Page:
Summer 2016

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Illustration by Sam Ward

Trying to Keep on Growing

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Alison Flowers ’09 MS is an award-winning journalist and Social Justice News Nexus fellow who works at the Invisible Institute, a journalism production company on Chicago’s South Side. She wrote Exoneree Diaries: The Fight for Innocence, Independence and Identity (Haymarket, 2016).

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Exonerated prisoners face a hard life with little support.

It started with a plant. Or rather, lots of them, in early 2013. I was on my way to interview Antione Day, a Chicago man who spent a decade in prison for a crime he didn’t commit. I had met Antione two weeks earlier at the classic Chicago blues club Buddy Guy’s Legends, where he was playing the drums in a battle-of-the-bands fundraiser for the Illinois State Bar Association. Amid bands with bad legal pun names — DisBard and the Objections — was Antione’s ensemble with a simple name and message: Exoneree.

Lesser known at the time, this word for an exonerated prisoner still does not appear in the dictionary. The verb to exonerate and the noun exoneration aside, there is no word for the person cleared of a crime, often after a lengthy incarceration.

Antione and I planned to meet in Rogers Park, a short drive from my Evanston office where I worked at Northwestern’s Medill Justice Project. Since 2011 I had been researching potentially wrongful conviction cases when it occurred to me to ask: What happens when innocent people are finally set free? I set about to answer that question.

We met at a café and walked a few doors down to his workplace, the Howard Area Community Center, where he mentored parolees. And that’s where all the plants greeted me. I counted 17 of them: some in baskets, some propped up high, some on shelves, some in pots. Underneath Antione’s desk in a dilapidated back office, he kept a bucket of water with a cup to ladle water over the plants. Sometimes he sprayed them with a dish-soap solution “to kill the bugs,” a trick his mother taught him. When I noticed he had Scotch-taped a leaf to keep it from splitting, I had to ask him about it.

Turns out, Antione likes to rescue dying plants — “broken plants,” he called them. Jumping up, he pointed to a vibrant miniature tree sitting on top of a file cabinet. He had found it, dried out, in the garbage can behind his building. “I was broken,” he explained. “I was left to just die. I think the same spirit in me is what keeps the plants growing.”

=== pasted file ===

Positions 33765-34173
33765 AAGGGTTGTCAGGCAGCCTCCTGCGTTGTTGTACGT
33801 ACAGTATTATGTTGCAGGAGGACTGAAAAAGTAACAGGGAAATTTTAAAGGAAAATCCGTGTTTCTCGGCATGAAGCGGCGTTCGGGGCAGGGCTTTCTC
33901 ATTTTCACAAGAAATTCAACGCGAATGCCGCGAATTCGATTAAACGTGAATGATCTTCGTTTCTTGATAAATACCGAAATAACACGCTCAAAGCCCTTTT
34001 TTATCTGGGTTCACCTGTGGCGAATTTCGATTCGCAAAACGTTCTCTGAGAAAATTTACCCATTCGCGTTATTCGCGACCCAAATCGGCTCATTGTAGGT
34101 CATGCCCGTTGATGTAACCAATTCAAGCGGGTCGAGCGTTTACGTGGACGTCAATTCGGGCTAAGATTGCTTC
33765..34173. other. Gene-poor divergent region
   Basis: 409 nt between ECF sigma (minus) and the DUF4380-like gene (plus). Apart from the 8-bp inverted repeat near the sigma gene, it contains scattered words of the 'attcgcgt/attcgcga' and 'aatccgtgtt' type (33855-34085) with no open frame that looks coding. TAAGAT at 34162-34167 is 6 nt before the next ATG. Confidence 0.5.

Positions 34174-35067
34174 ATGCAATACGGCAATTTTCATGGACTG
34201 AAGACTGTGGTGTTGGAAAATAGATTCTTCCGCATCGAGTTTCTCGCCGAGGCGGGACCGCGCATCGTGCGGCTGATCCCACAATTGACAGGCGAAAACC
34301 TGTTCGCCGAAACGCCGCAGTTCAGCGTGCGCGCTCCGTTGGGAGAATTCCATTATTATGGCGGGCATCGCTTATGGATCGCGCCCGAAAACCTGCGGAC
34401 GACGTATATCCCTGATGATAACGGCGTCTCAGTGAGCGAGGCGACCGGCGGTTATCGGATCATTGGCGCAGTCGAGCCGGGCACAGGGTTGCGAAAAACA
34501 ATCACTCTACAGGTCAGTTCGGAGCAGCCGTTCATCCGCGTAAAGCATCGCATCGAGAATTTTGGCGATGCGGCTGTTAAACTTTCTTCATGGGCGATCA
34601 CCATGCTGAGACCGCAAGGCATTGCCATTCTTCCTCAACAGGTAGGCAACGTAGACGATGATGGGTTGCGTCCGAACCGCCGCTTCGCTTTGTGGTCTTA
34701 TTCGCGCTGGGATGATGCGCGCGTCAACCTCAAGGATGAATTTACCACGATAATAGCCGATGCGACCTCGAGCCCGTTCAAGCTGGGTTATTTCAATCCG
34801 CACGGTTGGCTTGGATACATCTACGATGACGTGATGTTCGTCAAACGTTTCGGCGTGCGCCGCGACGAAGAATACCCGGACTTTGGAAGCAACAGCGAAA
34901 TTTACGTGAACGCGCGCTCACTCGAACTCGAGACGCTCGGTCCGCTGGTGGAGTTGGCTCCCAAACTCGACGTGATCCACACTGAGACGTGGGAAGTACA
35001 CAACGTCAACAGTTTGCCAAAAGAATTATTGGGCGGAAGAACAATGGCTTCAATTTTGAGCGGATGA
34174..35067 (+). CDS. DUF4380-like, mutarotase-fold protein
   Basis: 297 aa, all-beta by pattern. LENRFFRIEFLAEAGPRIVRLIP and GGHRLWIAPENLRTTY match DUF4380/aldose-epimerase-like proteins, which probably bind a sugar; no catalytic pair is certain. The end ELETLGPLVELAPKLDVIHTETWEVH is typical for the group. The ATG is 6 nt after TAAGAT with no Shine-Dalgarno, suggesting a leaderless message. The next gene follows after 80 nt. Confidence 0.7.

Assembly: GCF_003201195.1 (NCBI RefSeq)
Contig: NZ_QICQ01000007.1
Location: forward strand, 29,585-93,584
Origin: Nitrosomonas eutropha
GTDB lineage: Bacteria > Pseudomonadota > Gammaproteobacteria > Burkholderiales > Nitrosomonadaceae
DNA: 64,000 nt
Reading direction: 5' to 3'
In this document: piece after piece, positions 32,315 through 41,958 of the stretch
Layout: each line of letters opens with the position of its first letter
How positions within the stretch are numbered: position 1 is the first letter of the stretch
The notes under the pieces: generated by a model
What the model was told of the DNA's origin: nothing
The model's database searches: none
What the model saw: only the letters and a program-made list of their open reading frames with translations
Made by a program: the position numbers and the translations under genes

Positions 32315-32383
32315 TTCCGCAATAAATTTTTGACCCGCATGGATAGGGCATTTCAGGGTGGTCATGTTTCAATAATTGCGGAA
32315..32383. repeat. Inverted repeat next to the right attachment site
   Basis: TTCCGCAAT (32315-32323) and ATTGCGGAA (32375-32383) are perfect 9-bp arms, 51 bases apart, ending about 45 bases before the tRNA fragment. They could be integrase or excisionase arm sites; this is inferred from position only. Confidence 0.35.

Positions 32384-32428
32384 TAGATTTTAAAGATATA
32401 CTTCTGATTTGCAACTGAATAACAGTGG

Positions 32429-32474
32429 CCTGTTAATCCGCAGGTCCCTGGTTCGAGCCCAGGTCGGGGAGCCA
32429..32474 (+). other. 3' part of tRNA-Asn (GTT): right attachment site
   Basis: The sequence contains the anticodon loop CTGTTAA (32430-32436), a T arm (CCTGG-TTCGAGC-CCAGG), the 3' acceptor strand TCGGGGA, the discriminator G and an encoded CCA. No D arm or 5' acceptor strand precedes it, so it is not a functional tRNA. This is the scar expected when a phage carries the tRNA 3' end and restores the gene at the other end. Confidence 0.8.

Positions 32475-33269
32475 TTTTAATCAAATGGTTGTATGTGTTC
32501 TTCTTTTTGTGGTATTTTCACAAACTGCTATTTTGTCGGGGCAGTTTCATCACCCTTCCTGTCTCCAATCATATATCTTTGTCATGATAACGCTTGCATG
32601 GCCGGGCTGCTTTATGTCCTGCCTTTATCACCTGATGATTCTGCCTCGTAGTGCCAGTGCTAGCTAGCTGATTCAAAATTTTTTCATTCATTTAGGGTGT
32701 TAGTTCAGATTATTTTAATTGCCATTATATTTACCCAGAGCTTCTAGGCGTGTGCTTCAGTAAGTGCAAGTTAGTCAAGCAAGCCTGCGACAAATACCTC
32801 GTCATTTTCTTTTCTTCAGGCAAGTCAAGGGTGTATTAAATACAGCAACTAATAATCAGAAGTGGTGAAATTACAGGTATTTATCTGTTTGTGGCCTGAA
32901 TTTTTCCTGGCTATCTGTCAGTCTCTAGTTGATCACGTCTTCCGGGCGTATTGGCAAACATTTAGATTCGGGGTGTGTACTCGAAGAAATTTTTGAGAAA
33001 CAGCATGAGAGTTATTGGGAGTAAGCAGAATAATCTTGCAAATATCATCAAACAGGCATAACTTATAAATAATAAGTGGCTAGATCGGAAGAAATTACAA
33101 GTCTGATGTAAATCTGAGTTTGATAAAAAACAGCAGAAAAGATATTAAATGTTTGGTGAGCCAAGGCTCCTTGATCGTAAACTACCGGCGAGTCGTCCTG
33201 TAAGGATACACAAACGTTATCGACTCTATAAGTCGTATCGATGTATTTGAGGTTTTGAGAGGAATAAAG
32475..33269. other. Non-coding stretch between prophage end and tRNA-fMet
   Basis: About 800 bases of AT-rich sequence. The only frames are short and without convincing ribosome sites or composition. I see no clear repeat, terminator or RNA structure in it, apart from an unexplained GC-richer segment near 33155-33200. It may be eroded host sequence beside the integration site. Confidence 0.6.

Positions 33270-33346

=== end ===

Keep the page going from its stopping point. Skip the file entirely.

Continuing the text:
That evening he told me some of his story. Although Antione left prison in 2002, he had only recently cleared his name by earning a certificate of innocence in Illinois, which was then a new legal process that he didn’t know existed until the deadline to apply had almost passed.

At our next visit, I brought Antione a sad little plant in a brown ceramic dish from my basement office, hoping he could revive it.

So began my three-year-long series of interviews with Antione and three other exonerees — Jacques Rivera, James Kluppelberg and Kristine Bunch. I documented their experiences in what became my book, Exoneree Diaries. Their stories revealed serious gaps in our criminal justice system, where there is little to no aftercare for wrongly convicted people.

Living in Chicago, I’ve had a front-row seat to the experiences of these and many other exonerees, because Cook County leads the country in the number of exonerations since 1989. A long history of corruption in the Chicago Police Department, which has led to many wrongful convictions, has also given rise to a number of pro bono law clinics and projects in the city that are dedicated to freeing the innocent.

Like Antione, many exonerees enter a world with no clothes of their own, no money and no place to go. Family and friends have grown up, grown apart or died. The Innocence Project estimates that about a third of exonerees have not been compensated. Only 30 states, plus the District of Columbia, have passed statutes that provide compensation to exonerees, and many of these laws fall short. In many states, criminal records are not automatically cleared when judges overturn convictions. This interferes with exonerees’ ability to find housing and work and to successfully reintegrate into the community.

When I met him, Antione had just started his own nonprofit, Life After Justice, to help fellow exonerees get back on their feet. He spent his nights and weekends fixing up an old house in his mother’s neighborhood with the hope of giving exonerees a place to lay their heads upon release.

“When I came home, there were no programs at all for the exonerees,” he told me in 2013. “I had no assistance whatsoever. I had to create all my atmospheres for myself, and a lot of people are not capable of doing that.”

Last year, as I worked to finish my book, a text message from Antione interrupted my typing. It was a picture of a lush green plant with pink blossoms. I recognized only the brown ceramic pot surrounding it.

Below the image, Antione texted: How you like me now?